Yes/No, Southern Gothic and the Architecture of Doom

I usually close out my blog for the year with a simple roundup of books I’ve particularly enjoyed. But 2014 has seemed a rather strange, transitional period, for reasons I’m still trying to define, so I thought I’d write a somewhat longer retrospective in the hope of making some sense of it.

As ever my memories of the year that has passed are a jumble of images: I’ve little or no recollection of things that should have been important, but have vivid impressions of moments in time that were of no obvious significance. I can’t quite remember what happened when and where, so have relied on a review of my blog posts to put them in some kind of linear order.


The year began with the design of book of memories to note my mother’s 70th birthday, an arrangement of photos spanning her life interspersed with messages from friends and family. In the course of putting the book together I was interested to note the development of photography from the 1940s to the present day, from the misty sepia of the 40s, the monochrome sharpness of the 50s and early 60s, through to polaroid and on to today’s digital photography. The evolution of the photos seemed to follow the pattern of memory itself, from the undefined but luminous memories of childhood to the sharp impressions of the recent past.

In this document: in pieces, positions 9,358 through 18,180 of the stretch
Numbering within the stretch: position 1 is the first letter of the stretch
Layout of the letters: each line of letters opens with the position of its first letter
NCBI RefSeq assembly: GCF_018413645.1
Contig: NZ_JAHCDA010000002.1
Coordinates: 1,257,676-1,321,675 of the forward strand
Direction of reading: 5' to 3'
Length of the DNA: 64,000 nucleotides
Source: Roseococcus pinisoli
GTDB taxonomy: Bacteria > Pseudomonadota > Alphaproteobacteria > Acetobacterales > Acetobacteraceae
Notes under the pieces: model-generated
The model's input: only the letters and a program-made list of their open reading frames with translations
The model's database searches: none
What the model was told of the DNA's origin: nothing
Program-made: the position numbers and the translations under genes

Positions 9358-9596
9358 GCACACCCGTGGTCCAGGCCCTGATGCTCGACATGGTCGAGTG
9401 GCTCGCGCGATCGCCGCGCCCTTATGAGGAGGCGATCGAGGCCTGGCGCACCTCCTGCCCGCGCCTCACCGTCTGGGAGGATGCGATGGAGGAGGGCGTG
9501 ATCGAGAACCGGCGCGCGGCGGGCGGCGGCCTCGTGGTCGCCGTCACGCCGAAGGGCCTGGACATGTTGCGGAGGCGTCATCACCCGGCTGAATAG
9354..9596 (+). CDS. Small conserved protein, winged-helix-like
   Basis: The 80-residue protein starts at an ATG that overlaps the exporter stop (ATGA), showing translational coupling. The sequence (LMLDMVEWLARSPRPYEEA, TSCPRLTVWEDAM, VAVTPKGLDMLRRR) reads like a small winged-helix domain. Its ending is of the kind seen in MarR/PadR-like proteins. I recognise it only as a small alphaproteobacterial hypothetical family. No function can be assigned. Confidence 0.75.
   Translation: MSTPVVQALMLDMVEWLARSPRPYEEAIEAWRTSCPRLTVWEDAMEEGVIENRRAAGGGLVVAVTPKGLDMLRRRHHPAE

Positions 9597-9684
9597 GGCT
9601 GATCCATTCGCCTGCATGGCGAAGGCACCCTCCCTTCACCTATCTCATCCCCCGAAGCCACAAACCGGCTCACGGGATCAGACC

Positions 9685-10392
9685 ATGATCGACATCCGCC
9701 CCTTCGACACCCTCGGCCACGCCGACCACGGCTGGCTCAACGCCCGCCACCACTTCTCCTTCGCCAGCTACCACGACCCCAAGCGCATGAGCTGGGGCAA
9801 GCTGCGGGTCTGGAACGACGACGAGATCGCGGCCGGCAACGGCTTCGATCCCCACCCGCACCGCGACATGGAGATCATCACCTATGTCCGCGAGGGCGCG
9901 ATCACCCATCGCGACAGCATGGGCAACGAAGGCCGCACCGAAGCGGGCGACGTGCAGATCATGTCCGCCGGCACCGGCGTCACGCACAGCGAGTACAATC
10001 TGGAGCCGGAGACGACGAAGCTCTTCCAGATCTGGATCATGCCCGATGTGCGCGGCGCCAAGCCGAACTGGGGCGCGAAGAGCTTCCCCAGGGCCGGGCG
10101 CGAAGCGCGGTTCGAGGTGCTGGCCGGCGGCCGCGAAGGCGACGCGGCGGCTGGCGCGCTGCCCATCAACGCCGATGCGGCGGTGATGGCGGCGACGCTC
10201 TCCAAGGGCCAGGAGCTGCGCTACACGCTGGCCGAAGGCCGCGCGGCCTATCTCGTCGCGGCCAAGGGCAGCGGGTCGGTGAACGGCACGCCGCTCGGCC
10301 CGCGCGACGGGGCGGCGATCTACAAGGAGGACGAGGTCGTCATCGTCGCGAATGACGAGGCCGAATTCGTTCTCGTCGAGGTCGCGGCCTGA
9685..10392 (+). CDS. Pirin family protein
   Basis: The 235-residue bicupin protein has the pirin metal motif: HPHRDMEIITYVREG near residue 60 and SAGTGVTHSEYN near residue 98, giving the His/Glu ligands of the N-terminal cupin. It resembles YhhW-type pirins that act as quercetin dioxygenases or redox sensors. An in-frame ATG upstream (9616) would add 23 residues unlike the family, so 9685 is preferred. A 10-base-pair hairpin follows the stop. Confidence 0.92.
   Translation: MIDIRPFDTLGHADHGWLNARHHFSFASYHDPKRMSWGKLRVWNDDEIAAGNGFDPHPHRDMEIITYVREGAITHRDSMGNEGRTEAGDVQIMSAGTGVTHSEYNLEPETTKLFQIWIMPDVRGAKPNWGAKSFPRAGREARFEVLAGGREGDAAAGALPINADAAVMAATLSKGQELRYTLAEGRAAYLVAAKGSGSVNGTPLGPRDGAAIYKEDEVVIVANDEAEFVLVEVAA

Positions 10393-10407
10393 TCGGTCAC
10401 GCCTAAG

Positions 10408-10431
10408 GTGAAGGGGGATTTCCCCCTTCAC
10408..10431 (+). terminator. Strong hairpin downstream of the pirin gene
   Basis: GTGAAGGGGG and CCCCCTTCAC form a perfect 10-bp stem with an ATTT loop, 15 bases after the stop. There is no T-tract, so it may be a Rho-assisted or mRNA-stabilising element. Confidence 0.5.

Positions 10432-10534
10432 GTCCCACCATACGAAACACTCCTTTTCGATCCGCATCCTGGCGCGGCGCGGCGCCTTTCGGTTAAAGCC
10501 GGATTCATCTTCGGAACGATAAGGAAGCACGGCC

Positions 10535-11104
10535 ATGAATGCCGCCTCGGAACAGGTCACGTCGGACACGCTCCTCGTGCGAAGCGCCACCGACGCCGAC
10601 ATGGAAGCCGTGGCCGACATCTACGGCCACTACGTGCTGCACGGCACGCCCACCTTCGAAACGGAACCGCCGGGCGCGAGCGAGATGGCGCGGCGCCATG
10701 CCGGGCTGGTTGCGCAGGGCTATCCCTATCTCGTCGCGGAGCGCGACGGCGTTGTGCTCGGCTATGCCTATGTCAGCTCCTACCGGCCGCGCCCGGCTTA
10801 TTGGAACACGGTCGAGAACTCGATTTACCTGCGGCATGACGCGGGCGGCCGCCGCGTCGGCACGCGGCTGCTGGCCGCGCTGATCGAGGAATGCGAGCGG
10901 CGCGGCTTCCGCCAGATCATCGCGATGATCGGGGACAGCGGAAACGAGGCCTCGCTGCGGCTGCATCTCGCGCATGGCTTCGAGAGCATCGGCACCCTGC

It’s strange to think that the ubiquity of digital photography means that for younger generations records of the past will be crystal clear: people will look back in old age at images of their youth, captured in high resolution. I tried to capture that thought in a blog post, Memory, old and new:

It seems somehow right, I think, that our visual records of the past should slowly decay, like memory. Appropriate that some half-remembered day from another decade should find its physical record in a set of weather-worn desaturated photo. … It’s strange to contemplate that today’s technology will preserve the past with such stark clarity. It already disconcerts me to see scenes from my life recorded using the first wave of digital cameras some 10 or 15 years ago. A younger me looms up, preserved with megapixel precision. What, I wonder, will it be like to look back on these images in old age? What will it be like for those a generation or two younger than me, whose entire lives will have been preserved in high definition? How odd it will be to look back at one’s distant past, shining as brightly as the present.

The other thing in January I can recall clearly was a brief trip to London which turned into something of an eccentric little architectural pilgrimage, inspired by a book I was reading at the time, John Grindrod’s Concretopia: A Journey Around the Rebuilding of Postwar Britain, an elegiac record of the soaring ambition to build a better world that inspired postwar British architecture.